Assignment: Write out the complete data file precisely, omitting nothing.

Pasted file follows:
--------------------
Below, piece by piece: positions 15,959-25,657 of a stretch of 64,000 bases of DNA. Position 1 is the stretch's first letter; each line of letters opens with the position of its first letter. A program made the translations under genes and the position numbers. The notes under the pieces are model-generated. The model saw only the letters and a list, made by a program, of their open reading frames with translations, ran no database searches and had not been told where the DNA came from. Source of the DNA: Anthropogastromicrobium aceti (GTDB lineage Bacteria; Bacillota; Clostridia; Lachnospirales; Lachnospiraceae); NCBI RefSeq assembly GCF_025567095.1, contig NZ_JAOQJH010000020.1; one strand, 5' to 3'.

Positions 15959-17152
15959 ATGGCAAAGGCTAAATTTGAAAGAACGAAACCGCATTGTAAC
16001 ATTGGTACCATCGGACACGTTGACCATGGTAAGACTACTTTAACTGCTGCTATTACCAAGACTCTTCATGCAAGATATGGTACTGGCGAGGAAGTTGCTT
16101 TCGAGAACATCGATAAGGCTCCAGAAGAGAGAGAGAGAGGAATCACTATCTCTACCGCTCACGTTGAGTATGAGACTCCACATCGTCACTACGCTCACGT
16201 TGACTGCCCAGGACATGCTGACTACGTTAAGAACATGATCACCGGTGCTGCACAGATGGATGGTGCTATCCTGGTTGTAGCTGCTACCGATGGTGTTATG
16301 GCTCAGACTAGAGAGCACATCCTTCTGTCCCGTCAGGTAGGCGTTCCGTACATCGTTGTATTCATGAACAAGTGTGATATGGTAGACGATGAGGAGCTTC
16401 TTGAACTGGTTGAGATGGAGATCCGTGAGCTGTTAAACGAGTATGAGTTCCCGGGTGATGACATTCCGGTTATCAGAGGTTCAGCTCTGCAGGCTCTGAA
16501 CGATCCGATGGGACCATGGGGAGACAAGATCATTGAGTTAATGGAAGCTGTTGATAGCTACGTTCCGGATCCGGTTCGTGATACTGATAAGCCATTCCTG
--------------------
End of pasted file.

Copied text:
Below, piece by piece: positions 15,959-25,657 of a stretch of 64,000 bases of DNA. Position 1 is the stretch's first letter; each line of letters opens with the position of its first letter. A program made the translations under genes and the position numbers. The notes under the pieces are model-generated. The model saw only the letters and a list, made by a program, of their open reading frames with translations, ran no database searches and had not been told where the DNA came from. Source of the DNA: Anthropogastromicrobium aceti (GTDB lineage Bacteria; Bacillota; Clostridia; Lachnospirales; Lachnospiraceae); NCBI RefSeq assembly GCF_025567095.1, contig NZ_JAOQJH010000020.1; one strand, 5' to 3'.

Positions 15959-17152
15959 ATGGCAAAGGCTAAATTTGAAAGAACGAAACCGCATTGTAAC
16001 ATTGGTACCATCGGACACGTTGACCATGGTAAGACTACTTTAACTGCTGCTATTACCAAGACTCTTCATGCAAGATATGGTACTGGCGAGGAAGTTGCTT
16101 TCGAGAACATCGATAAGGCTCCAGAAGAGAGAGAGAGAGGAATCACTATCTCTACCGCTCACGTTGAGTATGAGACTCCACATCGTCACTACGCTCACGT
16201 TGACTGCCCAGGACATGCTGACTACGTTAAGAACATGATCACCGGTGCTGCACAGATGGATGGTGCTATCCTGGTTGTAGCTGCTACCGATGGTGTTATG
16301 GCTCAGACTAGAGAGCACATCCTTCTGTCCCGTCAGGTAGGCGTTCCGTACATCGTTGTATTCATGAACAAGTGTGATATGGTAGACGATGAGGAGCTTC
16401 TTGAACTGGTTGAGATGGAGATCCGTGAGCTGTTAAACGAGTATGAGTTCCCGGGTGATGACATTCCGGTTATCAGAGGTTCAGCTCTGCAGGCTCTGAA
16501 CGATCCGATGGGACCATGGGGAGACAAGATCATTGAGTTAATGGAAGCTGTTGATAGCTACGTTCCGGATCCGGTTCGTGATACTGATAAGCCATTCCTG